Somewhere back in time, the Grand Idiot Nitmos advised, "If you keep knocking out these easy feeling negative splitters, maybe you ought to kick up the training a notch!? Shouldn't be that easy. Start approaching the puke threshold."
Last night, after the sun had finally sunk into its bed below the treeline, I stepped out my door for a four-miler at attempted 10-K race pace. The puke threshold was my pursuit.
The result was failure and success. I blame the sushi for both.
My four-mile neighborhood loop features a mostly downhill first half and a steady uphill second half, with the dreaded Garman Hill a mile from the endpoint. I set my pace range between my 10-K PR pace of 8:11 per mile and that puke inducing 10-K pace of 8:33. The result was a disappointing 8:55 per mile, despite a hard kick to the finish.
I flew through the first half, but maybe took it too easy for the first few minutes. I seemed to be on pace at my estimated mile markers.
When I encountered the uphill portion, I tried to keep up my pace with light pole intervals. My neighborhood loop finishes with a final road crossing and then a very flat 0.1 mile straightaway, where I attempt to expel the remaining effort left in the tank.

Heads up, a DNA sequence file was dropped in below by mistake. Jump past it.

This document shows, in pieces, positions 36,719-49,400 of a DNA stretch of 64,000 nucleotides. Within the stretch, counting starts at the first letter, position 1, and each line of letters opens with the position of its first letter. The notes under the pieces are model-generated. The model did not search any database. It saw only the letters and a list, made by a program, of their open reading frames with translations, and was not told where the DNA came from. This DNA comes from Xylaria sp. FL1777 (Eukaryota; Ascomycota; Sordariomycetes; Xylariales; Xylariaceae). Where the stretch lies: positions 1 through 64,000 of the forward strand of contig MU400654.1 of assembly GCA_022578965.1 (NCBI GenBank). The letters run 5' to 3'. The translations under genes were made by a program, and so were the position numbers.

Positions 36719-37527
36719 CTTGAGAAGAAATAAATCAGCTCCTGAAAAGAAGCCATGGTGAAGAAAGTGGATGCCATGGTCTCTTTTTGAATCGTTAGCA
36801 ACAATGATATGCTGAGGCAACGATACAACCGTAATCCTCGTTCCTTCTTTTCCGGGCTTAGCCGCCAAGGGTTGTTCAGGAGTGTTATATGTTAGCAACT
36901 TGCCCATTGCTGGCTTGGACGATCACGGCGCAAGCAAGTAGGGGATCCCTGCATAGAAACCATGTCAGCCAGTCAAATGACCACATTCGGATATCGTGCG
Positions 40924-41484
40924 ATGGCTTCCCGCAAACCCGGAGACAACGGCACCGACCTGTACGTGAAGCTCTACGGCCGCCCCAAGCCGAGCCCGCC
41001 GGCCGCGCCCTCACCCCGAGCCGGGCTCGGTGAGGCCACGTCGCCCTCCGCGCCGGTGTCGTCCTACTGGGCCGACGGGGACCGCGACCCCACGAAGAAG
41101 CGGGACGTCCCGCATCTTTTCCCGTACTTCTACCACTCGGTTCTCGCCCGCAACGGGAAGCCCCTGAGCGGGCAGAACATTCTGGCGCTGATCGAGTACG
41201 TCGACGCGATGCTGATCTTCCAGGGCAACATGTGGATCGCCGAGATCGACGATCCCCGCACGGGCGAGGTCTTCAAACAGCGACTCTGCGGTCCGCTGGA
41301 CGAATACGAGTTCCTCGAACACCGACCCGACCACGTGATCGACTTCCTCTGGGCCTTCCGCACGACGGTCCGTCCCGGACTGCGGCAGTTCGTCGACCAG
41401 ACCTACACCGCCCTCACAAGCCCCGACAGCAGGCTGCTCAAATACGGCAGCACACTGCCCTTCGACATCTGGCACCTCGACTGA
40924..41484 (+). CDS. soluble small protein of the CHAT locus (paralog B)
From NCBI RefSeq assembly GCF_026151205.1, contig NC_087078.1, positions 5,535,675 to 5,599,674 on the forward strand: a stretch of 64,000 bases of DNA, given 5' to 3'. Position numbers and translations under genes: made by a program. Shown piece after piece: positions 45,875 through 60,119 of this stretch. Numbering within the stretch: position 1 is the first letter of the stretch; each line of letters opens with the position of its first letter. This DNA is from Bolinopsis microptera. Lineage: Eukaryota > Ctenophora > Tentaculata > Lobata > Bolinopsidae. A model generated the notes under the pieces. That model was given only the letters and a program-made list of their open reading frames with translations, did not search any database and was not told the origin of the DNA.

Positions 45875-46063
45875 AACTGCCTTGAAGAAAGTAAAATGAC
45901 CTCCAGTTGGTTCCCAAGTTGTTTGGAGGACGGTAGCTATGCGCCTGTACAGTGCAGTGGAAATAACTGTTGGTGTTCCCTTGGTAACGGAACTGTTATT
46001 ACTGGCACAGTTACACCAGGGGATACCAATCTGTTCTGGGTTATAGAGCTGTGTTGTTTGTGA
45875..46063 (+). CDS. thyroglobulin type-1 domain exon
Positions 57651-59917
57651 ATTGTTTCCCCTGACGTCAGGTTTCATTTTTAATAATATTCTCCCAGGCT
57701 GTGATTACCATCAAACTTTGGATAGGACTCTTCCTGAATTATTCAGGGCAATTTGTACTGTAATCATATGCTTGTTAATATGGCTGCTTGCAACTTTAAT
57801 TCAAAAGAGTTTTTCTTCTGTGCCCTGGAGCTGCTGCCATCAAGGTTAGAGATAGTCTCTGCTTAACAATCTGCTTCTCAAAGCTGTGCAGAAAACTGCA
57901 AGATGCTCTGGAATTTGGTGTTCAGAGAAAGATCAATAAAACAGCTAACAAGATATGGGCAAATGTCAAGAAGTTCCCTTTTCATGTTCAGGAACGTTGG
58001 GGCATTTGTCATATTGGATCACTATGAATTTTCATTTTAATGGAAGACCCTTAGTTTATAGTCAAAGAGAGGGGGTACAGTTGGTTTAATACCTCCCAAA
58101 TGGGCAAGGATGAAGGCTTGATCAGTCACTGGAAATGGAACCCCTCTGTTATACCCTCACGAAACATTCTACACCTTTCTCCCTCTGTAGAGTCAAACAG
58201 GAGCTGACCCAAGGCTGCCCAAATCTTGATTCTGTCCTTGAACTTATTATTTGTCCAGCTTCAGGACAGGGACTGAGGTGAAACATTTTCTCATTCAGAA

I had the right-of-way with lucky timing of the traffic light, and I burst into my finishing kick as I crossed the intersection. The whole time I'm concentrating on forefoot striking and turnover. I do not relent until I pass the gray utility box near the end of the block, where I reach across my body and press the stop button on my watch.
The effort tightened my lungs and diaphragm and I felt the familiar twinge in my guts. I trotted around the corner until the feeling subsided. The puke threshold was near. I could taste rice, soy sauce and wasabi from my dinner.
I don't usually run after dinner. This is probably why.